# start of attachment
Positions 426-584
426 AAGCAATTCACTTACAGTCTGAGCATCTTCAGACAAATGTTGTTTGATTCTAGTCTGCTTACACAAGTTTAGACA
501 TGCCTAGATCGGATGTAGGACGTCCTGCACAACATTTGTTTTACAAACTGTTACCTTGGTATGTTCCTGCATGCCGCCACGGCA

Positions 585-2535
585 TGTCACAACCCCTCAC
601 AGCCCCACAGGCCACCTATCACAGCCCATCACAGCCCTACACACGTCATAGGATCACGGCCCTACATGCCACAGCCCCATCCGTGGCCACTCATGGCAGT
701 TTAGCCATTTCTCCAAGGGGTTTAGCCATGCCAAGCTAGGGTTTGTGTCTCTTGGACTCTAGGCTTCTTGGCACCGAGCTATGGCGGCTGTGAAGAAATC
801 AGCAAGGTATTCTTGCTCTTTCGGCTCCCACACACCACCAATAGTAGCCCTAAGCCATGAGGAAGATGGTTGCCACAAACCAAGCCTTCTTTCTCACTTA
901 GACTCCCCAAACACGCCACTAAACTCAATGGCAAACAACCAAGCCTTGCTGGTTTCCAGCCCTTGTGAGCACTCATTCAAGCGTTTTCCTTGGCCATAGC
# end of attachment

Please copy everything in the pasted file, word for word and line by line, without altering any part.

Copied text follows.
Positions 426-584
426 AAGCAATTCACTTACAGTCTGAGCATCTTCAGACAAATGTTGTTTGATTCTAGTCTGCTTACACAAGTTTAGACA
501 TGCCTAGATCGGATGTAGGACGTCCTGCACAACATTTGTTTTACAAACTGTTACCTTGGTATGTTCCTGCATGCCGCCACGGCA

Positions 585-2535
585 TGTCACAACCCCTCAC
601 AGCCCCACAGGCCACCTATCACAGCCCATCACAGCCCTACACACGTCATAGGATCACGGCCCTACATGCCACAGCCCCATCCGTGGCCACTCATGGCAGT
701 TTAGCCATTTCTCCAAGGGGTTTAGCCATGCCAAGCTAGGGTTTGTGTCTCTTGGACTCTAGGCTTCTTGGCACCGAGCTATGGCGGCTGTGAAGAAATC
801 AGCAAGGTATTCTTGCTCTTTCGGCTCCCACACACCACCAATAGTAGCCCTAAGCCATGAGGAAGATGGTTGCCACAAACCAAGCCTTCTTTCTCACTTA
901 GACTCCCCAAACACGCCACTAAACTCAATGGCAAACAACCAAGCCTTGCTGGTTTCCAGCCCTTGTGAGCACTCATTCAAGCGTTTTCCTTGGCCATAGC